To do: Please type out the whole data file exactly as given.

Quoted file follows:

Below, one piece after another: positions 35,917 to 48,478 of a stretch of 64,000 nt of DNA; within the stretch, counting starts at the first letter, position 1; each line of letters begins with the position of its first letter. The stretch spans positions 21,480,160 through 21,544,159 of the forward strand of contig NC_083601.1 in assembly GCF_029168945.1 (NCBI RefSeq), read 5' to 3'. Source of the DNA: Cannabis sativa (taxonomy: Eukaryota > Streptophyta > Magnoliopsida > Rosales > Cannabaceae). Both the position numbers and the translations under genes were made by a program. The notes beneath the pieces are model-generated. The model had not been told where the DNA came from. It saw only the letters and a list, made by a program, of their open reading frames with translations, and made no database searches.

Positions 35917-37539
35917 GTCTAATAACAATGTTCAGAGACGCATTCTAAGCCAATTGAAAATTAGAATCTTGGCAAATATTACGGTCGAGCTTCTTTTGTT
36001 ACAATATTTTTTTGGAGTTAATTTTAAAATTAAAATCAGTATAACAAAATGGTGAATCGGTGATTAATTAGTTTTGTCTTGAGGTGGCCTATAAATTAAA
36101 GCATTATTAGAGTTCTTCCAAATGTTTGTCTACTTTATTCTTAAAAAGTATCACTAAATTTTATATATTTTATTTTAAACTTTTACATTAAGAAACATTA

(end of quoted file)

Below, one piece after another: positions 35,917 to 48,478 of a stretch of 64,000 nt of DNA; within the stretch, counting starts at the first letter, position 1; each line of letters begins with the position of its first letter. The stretch spans positions 21,480,160 through 21,544,159 of the forward strand of contig NC_083601.1 in assembly GCF_029168945.1 (NCBI RefSeq), read 5' to 3'. Source of the DNA: Cannabis sativa (taxonomy: Eukaryota > Streptophyta > Magnoliopsida > Rosales > Cannabaceae). Both the position numbers and the translations under genes were made by a program. The notes beneath the pieces are model-generated. The model had not been told where the DNA came from. It saw only the letters and a list, made by a program, of their open reading frames with translations, and made no database searches.

Positions 35917-37539
35917 GTCTAATAACAATGTTCAGAGACGCATTCTAAGCCAATTGAAAATTAGAATCTTGGCAAATATTACGGTCGAGCTTCTTTTGTT
36001 ACAATATTTTTTTGGAGTTAATTTTAAAATTAAAATCAGTATAACAAAATGGTGAATCGGTGATTAATTAGTTTTGTCTTGAGGTGGCCTATAAATTAAA
36101 GCATTATTAGAGTTCTTCCAAATGTTTGTCTACTTTATTCTTAAAAAGTATCACTAAATTTTATATATTTTATTTTAAACTTTTACATTAAGAAACATTA